You have a large number of video sources, connected over low-cost low-bandwidth links and they’re distributed all over the country. Users are also distributed in the same way and they want live access to all video feeds when they want.
- When more than one user streams the same source, it cannot keep up.
- When more than one user streams the same source, some link gets clogged.
- Sources and users are on completely separate networks.
A single video source and more than one user is like a TV broadcast. In computer networks, a more efficient method of multicasting is usually considered. But there are lots of protocols to be aware of, lots of standards implemented differently, which may not be a problem when building a network from scratch but could be an issue when the service needs to run on organically developed separate networks.
So we designed our solution to work in any environment without imposing any new requirements on the physical or logical networking structure. If a user can stream the video directly, she can stream it over the proxy network. Which runs with proxy units:
- attached to the current network in any place
- streaming video from each source only once
- doing the multicast-unicast conversion if necessary
- and delivering it to the users trying to reach it
A single device can stream hundreds of video sources and serve thousands of simultaneous users.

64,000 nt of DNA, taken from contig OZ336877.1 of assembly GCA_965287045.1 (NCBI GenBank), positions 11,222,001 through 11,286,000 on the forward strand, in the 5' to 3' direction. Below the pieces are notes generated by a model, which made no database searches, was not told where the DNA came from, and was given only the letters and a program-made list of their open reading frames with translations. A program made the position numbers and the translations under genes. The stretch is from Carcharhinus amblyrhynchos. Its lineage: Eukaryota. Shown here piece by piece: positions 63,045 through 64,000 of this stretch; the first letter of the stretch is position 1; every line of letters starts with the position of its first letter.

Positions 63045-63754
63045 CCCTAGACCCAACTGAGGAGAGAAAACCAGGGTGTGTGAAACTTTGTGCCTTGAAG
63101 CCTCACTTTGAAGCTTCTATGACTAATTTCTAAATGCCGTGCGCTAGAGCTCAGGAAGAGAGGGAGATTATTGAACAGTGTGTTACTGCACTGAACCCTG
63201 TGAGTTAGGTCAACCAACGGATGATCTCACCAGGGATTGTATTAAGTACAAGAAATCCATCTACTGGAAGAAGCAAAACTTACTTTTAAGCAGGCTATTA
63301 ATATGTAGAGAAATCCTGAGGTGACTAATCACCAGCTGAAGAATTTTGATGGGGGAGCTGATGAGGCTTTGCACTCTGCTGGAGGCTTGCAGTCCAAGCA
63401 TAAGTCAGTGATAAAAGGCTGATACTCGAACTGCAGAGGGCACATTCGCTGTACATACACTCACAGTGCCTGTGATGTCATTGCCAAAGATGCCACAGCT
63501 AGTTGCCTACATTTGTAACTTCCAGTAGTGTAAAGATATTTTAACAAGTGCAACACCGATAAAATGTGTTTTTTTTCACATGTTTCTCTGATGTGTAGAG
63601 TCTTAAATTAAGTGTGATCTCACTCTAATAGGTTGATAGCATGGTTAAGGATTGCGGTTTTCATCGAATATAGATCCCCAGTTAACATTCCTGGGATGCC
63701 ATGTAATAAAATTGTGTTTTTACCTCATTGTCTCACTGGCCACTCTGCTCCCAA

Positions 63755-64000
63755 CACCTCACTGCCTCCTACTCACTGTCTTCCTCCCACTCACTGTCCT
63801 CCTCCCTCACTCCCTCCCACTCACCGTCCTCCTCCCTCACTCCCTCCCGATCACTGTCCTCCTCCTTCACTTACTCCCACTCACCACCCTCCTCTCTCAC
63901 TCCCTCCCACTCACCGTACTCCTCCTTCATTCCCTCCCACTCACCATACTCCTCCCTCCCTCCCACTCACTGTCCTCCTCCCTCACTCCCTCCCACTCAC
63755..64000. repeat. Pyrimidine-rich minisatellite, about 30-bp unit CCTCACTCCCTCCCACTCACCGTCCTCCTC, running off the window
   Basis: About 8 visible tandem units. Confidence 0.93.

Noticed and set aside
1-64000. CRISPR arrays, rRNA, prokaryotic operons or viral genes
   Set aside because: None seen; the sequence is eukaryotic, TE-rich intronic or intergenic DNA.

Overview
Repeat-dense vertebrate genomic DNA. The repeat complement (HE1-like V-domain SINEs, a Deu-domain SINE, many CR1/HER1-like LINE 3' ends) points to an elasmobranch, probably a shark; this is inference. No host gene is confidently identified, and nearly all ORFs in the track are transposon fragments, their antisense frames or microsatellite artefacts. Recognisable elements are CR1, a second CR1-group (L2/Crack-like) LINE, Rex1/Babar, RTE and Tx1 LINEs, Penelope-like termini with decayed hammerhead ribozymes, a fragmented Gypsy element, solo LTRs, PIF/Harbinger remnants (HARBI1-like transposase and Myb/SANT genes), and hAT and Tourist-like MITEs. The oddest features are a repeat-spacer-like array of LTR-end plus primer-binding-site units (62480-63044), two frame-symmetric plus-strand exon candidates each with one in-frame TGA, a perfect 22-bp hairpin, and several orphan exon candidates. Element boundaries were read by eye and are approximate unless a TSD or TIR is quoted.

But that’s only the “proxy” part of the solution which solves the first problem but not the others. In order to reduce the throughput between the source and the users, or form a video tunnel between two separate networks, it’s needed to deploy at least two of these devices. So the stream can be
- started from the source
- received at the first proxy
- delivered to the second one
- received at second proxy
- and distributed to the users
This simple deployment optimizes the WAN link between the first proxy and the second. Furthermore, when deployed in large numbers, our solution is capable of:
- optimizing the use of each WAN link
- utilizing different weighted links between proxies
- deploying in chains, meshes or tree structures for increased optimization
- forming virtual networks and streaming over them
- adapting to the changes like lost links, power outages etc.
- and running highly available within a single site with 3 or more devices
It’s not required to do all of these at once though. It’s possible to start with a single proxy to protect video sources from users, then move to optimizing the low-bandwidth links, or even leave some places of the system untouched. It’s all about adaptation.